Scotland Calls for Change in Law to Tackle International Abductions of Children.

New figures revealed a soaring number of cases in the past decade.

Dozens of new “international abduction” cases happen every year in Scotland having previously stood in single figures in 2007. The practice has been branded “child abuse” by campaigners who say there is a “stark difference” between Scotland and England over the issue. It is a criminal offense south of the Border.
In Scotland, police cannot act until a court order has been obtained – which can take anywhere between a day and a week.

What is the Government Saying?

The figures revealed by justice secretary Michael Matheson in a Parliamentary answer yesterday shows that there were 33 cases parental child abduction for Scotland in 2016. Although this is down from the 41 cases recorded in 2015, it is nonetheless a marked increase from the eight cases recorded in 2007. Most involved cases of children being taken out of Scotland, which reached a new high of 20 last year – up from two in 2007.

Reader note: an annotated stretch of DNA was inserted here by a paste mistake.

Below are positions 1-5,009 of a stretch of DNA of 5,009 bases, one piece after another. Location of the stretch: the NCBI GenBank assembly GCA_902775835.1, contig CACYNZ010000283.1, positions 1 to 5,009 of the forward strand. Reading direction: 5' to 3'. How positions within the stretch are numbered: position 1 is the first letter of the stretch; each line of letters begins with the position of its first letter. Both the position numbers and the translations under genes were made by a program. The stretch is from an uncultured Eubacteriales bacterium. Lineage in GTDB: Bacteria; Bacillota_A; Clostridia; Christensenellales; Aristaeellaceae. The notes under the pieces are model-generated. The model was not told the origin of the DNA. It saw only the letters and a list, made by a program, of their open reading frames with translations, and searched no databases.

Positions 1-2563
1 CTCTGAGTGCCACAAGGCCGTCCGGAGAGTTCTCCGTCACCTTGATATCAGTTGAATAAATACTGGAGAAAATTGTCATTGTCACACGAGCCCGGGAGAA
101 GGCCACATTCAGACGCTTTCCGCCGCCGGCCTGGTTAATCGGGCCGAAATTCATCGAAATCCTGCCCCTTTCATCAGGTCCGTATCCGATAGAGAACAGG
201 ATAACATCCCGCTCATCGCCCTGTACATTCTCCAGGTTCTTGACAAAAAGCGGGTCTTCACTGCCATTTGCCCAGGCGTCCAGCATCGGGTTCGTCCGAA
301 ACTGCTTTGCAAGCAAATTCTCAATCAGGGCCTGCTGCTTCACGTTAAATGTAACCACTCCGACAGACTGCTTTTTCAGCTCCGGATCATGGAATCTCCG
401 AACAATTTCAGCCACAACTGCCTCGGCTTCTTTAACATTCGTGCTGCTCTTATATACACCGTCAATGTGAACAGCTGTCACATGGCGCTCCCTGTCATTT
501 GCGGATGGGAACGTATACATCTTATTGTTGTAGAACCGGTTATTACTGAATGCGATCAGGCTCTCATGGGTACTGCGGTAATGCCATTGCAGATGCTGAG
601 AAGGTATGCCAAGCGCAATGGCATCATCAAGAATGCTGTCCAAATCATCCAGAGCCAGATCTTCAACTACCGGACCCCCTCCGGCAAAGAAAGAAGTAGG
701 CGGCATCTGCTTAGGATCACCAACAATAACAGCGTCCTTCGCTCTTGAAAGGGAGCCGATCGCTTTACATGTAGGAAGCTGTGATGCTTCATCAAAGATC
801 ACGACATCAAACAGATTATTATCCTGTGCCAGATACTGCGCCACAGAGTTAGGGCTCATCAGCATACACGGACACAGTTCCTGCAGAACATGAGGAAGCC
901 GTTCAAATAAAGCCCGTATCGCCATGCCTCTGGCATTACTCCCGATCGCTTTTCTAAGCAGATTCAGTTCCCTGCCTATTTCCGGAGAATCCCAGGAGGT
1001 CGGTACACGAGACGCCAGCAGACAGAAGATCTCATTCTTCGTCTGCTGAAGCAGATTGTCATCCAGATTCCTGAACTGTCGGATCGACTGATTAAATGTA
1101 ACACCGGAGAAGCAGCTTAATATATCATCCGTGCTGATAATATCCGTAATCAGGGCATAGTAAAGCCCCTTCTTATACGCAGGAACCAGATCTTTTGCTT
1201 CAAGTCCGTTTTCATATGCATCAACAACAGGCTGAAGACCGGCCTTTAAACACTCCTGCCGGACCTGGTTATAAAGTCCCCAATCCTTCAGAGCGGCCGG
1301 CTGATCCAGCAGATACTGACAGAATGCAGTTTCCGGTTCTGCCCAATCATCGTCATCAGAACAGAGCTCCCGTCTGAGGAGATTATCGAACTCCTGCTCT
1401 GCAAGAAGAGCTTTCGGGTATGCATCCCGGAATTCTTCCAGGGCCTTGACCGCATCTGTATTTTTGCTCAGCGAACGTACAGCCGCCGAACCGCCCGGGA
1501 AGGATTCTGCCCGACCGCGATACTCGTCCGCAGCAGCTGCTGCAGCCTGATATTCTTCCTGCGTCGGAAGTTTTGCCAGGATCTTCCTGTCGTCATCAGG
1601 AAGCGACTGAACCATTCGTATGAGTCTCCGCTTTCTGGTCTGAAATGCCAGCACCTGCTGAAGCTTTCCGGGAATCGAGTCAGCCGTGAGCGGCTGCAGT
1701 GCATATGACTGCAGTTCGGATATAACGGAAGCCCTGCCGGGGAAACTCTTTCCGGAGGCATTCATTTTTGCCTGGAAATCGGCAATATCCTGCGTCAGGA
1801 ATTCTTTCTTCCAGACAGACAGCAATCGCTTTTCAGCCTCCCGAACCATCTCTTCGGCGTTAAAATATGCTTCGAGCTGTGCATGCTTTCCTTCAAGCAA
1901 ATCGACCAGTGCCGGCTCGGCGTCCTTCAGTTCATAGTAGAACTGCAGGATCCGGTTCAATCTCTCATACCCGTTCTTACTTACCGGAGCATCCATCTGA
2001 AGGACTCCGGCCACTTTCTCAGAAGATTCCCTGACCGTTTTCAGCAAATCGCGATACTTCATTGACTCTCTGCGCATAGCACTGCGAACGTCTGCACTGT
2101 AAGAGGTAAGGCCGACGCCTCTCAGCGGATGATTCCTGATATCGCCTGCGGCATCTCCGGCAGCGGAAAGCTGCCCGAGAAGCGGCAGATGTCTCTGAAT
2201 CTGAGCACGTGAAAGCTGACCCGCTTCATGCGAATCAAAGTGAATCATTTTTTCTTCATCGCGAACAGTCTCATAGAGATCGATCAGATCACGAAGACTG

India, Australia, the USA, Italy and Poland are among the countries where children have been taken, according to support charity Reunite International. Solicitor Yousif Ahmed is now calling for a change in the law which would mean parents not needing to go through the lengthy process of securing a court order before police can act. “That’s not fit for purpose – all it takes is a few clicks of a mouse button to book a same-day flight and the child can potentially be gone and lost forever,” he said.

Parent’s Aren’t Aware…

Many parents won’t be aware that an abduction is looming which means they won’t be in a position to secure an interdict. Mr. Ahmed is to meet Scottish Government officials to push for change. Vicky Mayes of Reunite International said it’s a particular problem for Scots parents who fear an abduction may be imminent. “It’s so stark, the difference when you’re advising one parent in England and one parent in Scotland. There can be such a difference in what the police can do and what can be done to stop a child from being abducted and therein minimise the impact of all of this on that child.”

By Scott Mcnab –  The Scotsman

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